If you have been exposed to conditions or substances that caused you to suffer from dermatitis or any other form of skin disease you may be entitled to seek compensation.
Dermatitis means “inflammation of the skin” and is a term used to describe many different skin conditions. Dermatitis is probably more commonly known as eczema and the two most common types are irritant contact dermatitis and allergic contact dermatitis.
Eczema or dermatitis is a common childhood condition which often vanishes by the time a person reaches adulthood. However, in some cases people can suffer with eczema or dermatitis for their whole life.
If you only develop eczema or dermatitis later on in life or if your condition gets significantly worse later in life then it may have been caused by your occupation or working conditions.
What is work-related dermatitis?
Conditions within work places have been known to cause dermatitis and make a person’s condition worse who already suffers from dermatitis or eczema.
For example, someone who comes into contact with chemical enzymes at work without proper protective clothing may go onto develop dermatitis or eczema on the exposed body parts such as the face and hands.
Common causes of dermatitis include coolants, oils, dyes, plants and fungi as well as frequent contact with water. The professional people thought to be most at risk of contracting work related dermatitis include kitchen workers, hospital staff, manufacturing or factory worker, hairdressers, cleaners, printers and engineers.
How is eczema and dermatitis treated?
There are many ointments and creams including steroid creams that are available on prescription.
A person suffering from eczema or dermatitis should take measures to minimise their symptoms to include :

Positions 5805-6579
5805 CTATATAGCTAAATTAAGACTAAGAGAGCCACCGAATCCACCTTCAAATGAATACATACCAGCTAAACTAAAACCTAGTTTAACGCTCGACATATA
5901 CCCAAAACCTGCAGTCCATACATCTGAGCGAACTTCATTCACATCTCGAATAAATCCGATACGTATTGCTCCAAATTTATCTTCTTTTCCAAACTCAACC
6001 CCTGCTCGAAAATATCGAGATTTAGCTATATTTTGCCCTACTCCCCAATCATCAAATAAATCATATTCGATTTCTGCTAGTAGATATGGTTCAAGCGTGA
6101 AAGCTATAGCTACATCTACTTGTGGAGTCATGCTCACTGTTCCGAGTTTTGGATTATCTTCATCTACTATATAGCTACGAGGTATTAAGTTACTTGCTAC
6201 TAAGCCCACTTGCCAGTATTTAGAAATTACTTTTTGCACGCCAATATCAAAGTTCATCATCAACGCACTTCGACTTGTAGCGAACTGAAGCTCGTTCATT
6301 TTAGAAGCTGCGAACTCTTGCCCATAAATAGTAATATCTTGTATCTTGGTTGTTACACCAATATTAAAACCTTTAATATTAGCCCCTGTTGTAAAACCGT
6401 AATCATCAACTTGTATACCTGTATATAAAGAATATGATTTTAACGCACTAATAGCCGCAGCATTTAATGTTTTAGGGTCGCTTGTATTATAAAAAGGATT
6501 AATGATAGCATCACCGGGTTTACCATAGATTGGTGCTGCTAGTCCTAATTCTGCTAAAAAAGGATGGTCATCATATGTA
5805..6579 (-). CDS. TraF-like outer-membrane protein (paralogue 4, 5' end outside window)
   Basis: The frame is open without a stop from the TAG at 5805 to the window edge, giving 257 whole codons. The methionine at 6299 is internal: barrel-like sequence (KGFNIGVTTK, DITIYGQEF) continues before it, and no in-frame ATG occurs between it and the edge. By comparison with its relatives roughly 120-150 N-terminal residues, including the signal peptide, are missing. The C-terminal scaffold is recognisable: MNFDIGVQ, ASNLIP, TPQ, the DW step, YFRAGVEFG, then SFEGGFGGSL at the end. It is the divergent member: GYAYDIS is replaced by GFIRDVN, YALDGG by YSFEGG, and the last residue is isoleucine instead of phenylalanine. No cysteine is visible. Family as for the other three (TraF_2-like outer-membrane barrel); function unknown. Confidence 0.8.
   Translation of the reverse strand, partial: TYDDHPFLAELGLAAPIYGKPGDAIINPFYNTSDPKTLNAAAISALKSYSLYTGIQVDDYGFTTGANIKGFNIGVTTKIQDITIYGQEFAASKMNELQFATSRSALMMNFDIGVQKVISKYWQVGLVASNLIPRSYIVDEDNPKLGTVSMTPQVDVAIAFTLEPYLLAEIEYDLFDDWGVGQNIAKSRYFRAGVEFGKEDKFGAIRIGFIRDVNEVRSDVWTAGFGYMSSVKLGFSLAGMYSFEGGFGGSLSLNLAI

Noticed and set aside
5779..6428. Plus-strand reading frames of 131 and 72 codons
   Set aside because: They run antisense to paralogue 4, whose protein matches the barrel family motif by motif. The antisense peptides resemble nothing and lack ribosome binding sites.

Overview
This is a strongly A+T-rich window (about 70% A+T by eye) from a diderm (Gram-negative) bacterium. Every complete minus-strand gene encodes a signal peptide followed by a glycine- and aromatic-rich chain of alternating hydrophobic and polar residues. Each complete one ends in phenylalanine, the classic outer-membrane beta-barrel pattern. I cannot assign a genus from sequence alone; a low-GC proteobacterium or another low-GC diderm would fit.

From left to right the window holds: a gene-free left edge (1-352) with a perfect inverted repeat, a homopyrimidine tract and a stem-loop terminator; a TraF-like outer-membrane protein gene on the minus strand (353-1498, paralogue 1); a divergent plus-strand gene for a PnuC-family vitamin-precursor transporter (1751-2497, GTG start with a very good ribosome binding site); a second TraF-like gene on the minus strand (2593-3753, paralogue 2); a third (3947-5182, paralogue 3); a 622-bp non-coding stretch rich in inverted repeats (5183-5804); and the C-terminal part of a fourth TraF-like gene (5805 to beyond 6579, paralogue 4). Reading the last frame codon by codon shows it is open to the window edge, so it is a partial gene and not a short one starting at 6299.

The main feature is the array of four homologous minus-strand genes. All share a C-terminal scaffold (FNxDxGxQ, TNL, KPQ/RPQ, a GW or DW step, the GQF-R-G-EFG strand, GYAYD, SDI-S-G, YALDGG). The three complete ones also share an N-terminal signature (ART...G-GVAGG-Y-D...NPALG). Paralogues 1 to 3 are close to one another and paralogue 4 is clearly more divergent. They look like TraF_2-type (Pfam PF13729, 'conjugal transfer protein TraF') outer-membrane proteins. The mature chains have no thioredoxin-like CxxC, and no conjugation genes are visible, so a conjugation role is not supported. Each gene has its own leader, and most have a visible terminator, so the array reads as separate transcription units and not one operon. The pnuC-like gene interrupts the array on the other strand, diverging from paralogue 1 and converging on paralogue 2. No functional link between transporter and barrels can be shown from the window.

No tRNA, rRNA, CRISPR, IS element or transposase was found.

- Taking showers instead of baths
- Patting dry skin with a towel rather than rubbing it
- Avoid using perfumed soaps and cosmetics
- Avoid contact with any irritants or allergens which causes your dermatitis to flare up
How should my employer protect me from skin disease?
If you are working with hazardous substances at work your employer is already aware of the harm these substances can cause you. Your employer should carry out a risk assessment as regards the risks that these substances pose to you and ensure that proper safety systems are in place to reduce the risk of injury to employees.
Your employer should arrange for you to have the minimal amount of contact with the substance by using splash guards or extractors and by ensuring that you have the most up to date safety equipment and protective clothing such as gloves or overalls which prevent the substances coming into contact with your skin should be provided at all times.
If you have been negligently exposed to dangerous substances at work and have suffered injury you could be entitled to claim for compensation. Please free to download the attached online personal injury claim form and submit it to our firm and we will contact you with advice about the next steps needed to progress your claim.
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